Purpose Vs. Idealism

Published in on Nov 18, 2021

Recently Gail Roudebush, who edits the Praxis workbooks and who’s been involved with WCA and its projects for over a decade now, said something great. We were talking about how WCA has a difficult relationship with people who think of themselves as idealists; sometimes it seems like we attract them over and over even though we always end up disappointing them and they always end up frustrating us. It’s like moths to a flame -- if the flame were tired and exasperated and wishing the moths would do something more useful with themselves. Gail said, “Well, that’s because idealism is different than purpose. What WCA has is purpose.”

And I said, “AAHHH!”

Merriam Webster defines idealism as “the practice of forming ideals or living under their influence” and ideal as “existing as a mental image or in fancy or imagination only; broadly : lacking practicality; relating to or constituting mental images, ideas, or conceptions”, while purpose is “the feeling of being determined to do or achieve something”. WCA’s purpose is to offer as much acupuncture as it possibly can to ordinary people who need it, so that they can use it on their own terms, in whatever way works best for them. And while WCA’s purpose might be appealing to people who orient themselves towards ideals, it actually has very little to do with idealism itself.

As it turns out, untangling the ways that people confuse purpose with idealism is important for punks, students, and prospective POCA Tech students. And it’s particularly relevant to the tasks required for making and maintaining a social container for community acupuncture.

All of WCA’s operations are based on our observations over the last two decades about how acupuncture actually works, as opposed to how anybody thinks it SHOULD work, and on how people actually behave in relationship to acupuncture, instead of how they SHOULD behave. Hence our mission of offering people as much acupuncture as they want, so that they can use it in support of whatever goals they have. We’re not trying to get anybody to believe in anything; we’re only creating a resource for people to use on their own terms. This practical, adaptive approach has made WCA resilient.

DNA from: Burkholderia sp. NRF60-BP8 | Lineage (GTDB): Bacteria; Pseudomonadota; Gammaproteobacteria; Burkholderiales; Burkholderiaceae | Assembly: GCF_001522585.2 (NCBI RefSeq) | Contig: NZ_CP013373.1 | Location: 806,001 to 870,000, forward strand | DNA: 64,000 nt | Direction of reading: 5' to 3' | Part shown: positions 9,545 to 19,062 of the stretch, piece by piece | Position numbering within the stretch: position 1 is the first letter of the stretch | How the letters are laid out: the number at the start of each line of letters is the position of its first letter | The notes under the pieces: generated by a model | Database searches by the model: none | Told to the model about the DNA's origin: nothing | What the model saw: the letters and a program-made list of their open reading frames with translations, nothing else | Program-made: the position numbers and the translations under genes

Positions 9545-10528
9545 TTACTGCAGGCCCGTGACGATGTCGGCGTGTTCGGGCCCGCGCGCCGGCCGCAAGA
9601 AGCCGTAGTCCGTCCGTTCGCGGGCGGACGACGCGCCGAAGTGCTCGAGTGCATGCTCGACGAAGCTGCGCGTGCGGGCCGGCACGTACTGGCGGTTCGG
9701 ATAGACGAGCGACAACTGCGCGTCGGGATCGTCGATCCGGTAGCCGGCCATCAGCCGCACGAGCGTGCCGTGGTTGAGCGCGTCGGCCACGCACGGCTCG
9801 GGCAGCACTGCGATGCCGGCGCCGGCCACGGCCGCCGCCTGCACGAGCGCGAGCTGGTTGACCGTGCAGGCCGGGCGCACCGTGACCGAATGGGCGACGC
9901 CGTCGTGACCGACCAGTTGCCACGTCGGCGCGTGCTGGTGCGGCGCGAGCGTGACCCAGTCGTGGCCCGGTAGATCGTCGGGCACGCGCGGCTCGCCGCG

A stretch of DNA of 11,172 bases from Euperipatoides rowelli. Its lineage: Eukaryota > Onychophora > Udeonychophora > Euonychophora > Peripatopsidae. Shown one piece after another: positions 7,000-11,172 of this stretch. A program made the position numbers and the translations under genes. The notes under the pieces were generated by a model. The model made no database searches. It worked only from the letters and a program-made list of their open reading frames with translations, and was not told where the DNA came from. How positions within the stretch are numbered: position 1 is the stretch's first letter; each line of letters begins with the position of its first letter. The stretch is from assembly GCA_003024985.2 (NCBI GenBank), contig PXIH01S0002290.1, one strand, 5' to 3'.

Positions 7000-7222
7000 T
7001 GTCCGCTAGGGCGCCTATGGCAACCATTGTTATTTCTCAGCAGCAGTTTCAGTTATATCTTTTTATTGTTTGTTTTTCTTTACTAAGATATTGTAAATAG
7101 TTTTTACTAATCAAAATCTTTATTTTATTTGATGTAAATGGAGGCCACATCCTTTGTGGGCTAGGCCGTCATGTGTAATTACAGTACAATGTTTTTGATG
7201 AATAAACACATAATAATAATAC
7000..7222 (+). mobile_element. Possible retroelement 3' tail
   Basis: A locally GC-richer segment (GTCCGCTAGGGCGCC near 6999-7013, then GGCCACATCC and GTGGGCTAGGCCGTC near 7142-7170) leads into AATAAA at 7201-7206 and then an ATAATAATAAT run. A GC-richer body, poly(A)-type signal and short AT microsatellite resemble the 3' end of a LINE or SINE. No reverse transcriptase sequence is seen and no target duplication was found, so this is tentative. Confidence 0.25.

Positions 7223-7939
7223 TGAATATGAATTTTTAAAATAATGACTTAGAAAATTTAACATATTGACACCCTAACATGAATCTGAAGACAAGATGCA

For us, the distinction between idealism and purpose has to do with being aware that there are plenty of people out there, legions even, who want to tell our patients what they should do and how they should manage their health, but there are few people who are willing to buckle down and do the work to create actual resources for them. I don’t think anybody needs more shoulds. However, there are a lot of people (particularly low income people), who could really benefit from having more options. Especially when it comes to managing chronic pain and chronic conditions.

Ironically, some of the punks, students, and prospective students who appear most passionate about community acupuncture and other health equity topics in the abstract are also the least able or willing to do the on-the-ground labor to make it possible for people like our patients to receive community acupuncture. This is a big problem for POCA Tech, because we measure our success by the actual treatments that our graduates provide to actual people who need them, as opposed to our graduates’ passion for the concept of accessible acupuncture.

Access to acupuncture doesn’t magically happen as a result of anyone passionately believing that it SHOULD happen -- somebody has to suck it up and DO something. In the society that we live in, that means somebody has to make a social container for affordable acupuncture, which requires contact with some very non-ideal elements such as small business -- and other people. We live in capitalism, with other flawed, suffering humans. There is no charitable funding source, nor any kind of universal healthcare, that will pay for ongoing acupuncture treatment for people of ordinary incomes with garden variety problems like headaches, back pain, anxiety, stress, and depression. Of course it would be better if there were, but in the meantime, there are a lot of people in immediate need; people are literally dying as a result of unmanaged pain. WCA decided, a long time ago, not to wait for help from the powers that be, because we were pretty sure it wasn’t coming.

And indeed, it has yet to show up. Meanwhile we keep treating people, year in and year out. And that’s the approach that POCA Tech teaches: get your act together to treat people in the world we live in now, don’t wait for it to become more ideal. (Yet another example of a foundational decision. See also: control what you can control, and talk is cheap.)

A common feature of the idealism that we’ve encountered at WCA and POCA Tech is the expectation and the demand that other people should change in order to meet an ideal of how things SHOULD be. By contrast, purpose involves taking responsibility for what we want to accomplish, and putting all our attention on that -- as opposed to wasting any energy on what other people are or aren’t doing. In a best case scenario, idealism represents latent energy that can be converted into purpose. However, this almost always requires the idealist to lower their expectations, in the exact same way that people being treated for chronic pain have to lower their expectations for relief -- in both cases, to be able to persevere in a context of slow, incremental progress.

Hope is a discipline and survival is a triumph -- that’s the reality that many, many community acupuncture patients are living, especially those with chronic pain. Purpose helps you maintain hope and it also helps you survive (there’s even science to that effect). Idealism sets you up for disappointment and burnout. And this is the perspective we believe that you pretty much have to embrace if you want to make a durable, resilient social container for community acupuncture.